‘One of Portugal’s Best Kept Secrets’ – Gordon Ramsey on Colares wines
Colares Wines are unique for various reasons:
- They are some of the oldest wines in Portugal, dating back to year 1255
- A large part of the vines grow deep in sand dunes – a detail that protected them from the 1865 phylloxera plague
- They get their special taste from the harsh coastal climate (westernmost vineyards of continental Europe)
- And now most recently: the world famous chef Gordon Ramsay just featured the Colares Wines in the National Geographic program Uncharted, calling the wine ‘one of the best kept secrets of Portugal’! (watch the trailer of his visit here)
The Colares wines in Sintra are some of the oldest in Portugal
The Colares wine region is the smallest demarcated wine region of Portugal (DOC Colares). The wine culture goes back to 1255 when king D Afonso lll ordered wine to be planted. Supposedly the Ramisco vines came from northern France, Boulogne region, where the king had previously lived.
A large part of the Colares vines are grown in the sand dunes
Dug deep like in trenches covered with sand, the vines lay on top of the ground almost looking abandoned. There is no trellising systems so the vines grow low due to the sea winds and are protected by hand-made palisades of dried canes sewn together with wicker. They survived the 1865 plague of phylloxera, as the bug could not reach the roots through the thick of sand. Because of this, the Colares Ramisco vines are some of the oldest vines in Portugal.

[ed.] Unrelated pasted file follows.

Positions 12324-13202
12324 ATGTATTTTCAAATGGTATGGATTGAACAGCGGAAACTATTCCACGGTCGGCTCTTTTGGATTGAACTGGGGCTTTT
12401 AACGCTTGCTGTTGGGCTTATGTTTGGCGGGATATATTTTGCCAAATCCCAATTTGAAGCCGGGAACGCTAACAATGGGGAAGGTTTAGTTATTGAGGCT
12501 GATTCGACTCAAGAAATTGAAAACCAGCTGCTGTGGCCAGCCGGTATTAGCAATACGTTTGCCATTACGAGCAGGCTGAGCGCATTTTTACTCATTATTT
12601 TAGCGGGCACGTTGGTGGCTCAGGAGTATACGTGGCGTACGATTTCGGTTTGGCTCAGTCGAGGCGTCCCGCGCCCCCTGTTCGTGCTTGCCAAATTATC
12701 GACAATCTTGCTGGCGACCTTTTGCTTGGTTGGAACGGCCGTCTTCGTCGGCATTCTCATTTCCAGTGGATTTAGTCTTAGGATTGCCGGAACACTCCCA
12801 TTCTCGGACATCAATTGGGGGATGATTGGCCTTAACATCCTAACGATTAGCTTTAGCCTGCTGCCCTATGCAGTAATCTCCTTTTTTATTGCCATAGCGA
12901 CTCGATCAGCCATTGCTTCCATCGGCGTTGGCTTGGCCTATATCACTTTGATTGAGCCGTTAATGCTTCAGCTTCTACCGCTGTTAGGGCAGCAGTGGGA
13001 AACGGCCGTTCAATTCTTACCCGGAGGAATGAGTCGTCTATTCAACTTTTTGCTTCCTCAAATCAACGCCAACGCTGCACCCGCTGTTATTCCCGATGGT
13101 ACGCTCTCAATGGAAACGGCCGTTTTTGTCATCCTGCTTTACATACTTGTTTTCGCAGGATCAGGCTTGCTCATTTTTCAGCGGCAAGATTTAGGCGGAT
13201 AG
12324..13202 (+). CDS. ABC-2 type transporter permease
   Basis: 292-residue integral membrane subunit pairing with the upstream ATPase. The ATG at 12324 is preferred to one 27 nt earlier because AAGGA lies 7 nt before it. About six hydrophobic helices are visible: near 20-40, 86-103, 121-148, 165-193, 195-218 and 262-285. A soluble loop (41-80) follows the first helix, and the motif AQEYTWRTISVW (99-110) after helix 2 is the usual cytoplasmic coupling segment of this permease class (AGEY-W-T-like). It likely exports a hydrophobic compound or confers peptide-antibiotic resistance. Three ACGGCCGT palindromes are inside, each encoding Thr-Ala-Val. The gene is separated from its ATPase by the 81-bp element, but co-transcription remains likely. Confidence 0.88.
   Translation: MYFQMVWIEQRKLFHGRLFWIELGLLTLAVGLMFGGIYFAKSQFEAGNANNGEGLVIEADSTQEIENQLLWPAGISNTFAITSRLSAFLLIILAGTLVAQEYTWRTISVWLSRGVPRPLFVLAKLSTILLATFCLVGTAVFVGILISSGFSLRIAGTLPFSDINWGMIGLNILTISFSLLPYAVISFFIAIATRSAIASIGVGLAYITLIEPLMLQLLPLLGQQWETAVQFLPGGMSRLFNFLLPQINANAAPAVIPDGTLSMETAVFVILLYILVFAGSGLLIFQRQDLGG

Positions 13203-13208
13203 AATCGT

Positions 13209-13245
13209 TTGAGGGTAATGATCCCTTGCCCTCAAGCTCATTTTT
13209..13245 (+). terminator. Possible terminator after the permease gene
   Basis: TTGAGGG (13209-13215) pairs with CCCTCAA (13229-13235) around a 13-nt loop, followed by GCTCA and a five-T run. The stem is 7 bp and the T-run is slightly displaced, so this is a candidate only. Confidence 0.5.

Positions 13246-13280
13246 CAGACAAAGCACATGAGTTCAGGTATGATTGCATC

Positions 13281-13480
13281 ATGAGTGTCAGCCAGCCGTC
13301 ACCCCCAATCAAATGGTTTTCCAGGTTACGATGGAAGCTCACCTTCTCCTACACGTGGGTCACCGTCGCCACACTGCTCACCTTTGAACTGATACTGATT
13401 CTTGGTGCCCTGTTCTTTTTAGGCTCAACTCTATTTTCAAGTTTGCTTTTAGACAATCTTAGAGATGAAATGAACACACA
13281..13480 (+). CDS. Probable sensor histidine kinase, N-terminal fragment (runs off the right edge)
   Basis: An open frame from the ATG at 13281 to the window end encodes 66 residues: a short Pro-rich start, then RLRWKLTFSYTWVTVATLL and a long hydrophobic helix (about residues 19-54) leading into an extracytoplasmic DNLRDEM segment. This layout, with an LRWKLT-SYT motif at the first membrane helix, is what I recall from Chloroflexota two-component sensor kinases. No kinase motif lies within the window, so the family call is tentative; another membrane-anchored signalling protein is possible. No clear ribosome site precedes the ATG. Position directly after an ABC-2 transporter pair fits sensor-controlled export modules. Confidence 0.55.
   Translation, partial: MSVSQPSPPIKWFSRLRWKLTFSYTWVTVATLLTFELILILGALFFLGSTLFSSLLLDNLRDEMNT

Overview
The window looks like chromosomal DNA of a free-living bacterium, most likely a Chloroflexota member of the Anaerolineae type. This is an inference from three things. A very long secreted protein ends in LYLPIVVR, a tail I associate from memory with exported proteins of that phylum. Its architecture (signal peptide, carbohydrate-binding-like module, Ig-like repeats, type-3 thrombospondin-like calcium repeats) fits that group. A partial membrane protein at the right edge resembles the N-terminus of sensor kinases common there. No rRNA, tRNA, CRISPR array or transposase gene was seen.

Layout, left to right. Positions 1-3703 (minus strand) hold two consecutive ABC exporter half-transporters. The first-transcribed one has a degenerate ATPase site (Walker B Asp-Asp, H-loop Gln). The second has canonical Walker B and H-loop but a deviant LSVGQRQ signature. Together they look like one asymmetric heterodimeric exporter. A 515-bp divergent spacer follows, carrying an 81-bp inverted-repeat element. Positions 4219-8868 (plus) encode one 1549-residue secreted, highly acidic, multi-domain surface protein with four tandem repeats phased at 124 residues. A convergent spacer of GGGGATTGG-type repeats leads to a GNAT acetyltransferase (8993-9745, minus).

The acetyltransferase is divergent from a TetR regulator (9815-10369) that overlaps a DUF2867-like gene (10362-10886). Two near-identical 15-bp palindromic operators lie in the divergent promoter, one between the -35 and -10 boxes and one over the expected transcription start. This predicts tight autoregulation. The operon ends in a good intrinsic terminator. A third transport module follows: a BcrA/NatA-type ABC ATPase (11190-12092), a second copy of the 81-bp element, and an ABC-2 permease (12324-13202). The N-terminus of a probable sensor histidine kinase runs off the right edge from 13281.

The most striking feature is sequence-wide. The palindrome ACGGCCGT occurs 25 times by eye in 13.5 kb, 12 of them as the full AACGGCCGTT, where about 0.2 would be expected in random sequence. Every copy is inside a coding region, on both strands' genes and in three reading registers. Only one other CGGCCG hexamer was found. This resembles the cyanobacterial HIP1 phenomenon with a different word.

The uniqueness of the taste of these wines is due to the closeness of the sea
The coastal climate is very harsh, with moderate temperatures, strong sea winds and a high percentage of air moisture.
The Ramisco wines take a long time to mature, a minimum of 18 months, but often up to 6-8 years, in wooden barrels and the bottle. Its aroma is complex, with hints of nuts and red fruits. The production is quite small, with no more than 20 000 bottles per year. The typical white Colares wine is Malvasia (of Greek origin); a fresh and citrine wine with fruity and floral aroma, that has even a smaller annual production of about 15 000 bottles a year. The small production of these high quality wines have made this region a special treat for the connoisseurs!
There are several vineyards and cellars in Sintra that produce a vast variety of wines of excellent quality
Some of our favourite Sintra vineyards include
- Cooperativa de Colares, the country’s oldest wine co-op
- Casal Santa Maria and Adega Viúva Gomes in Almoçageme
- Quinta San Michel in Janas
All of them organize tours and wine tastings – enquire and set up yours through our office so that you can taste these wonderful wines. We will be happy to suggest hikes to visit the cellars and the vineyards!
For more information on walks that take you to these vineyards, check out the WalkSintra page.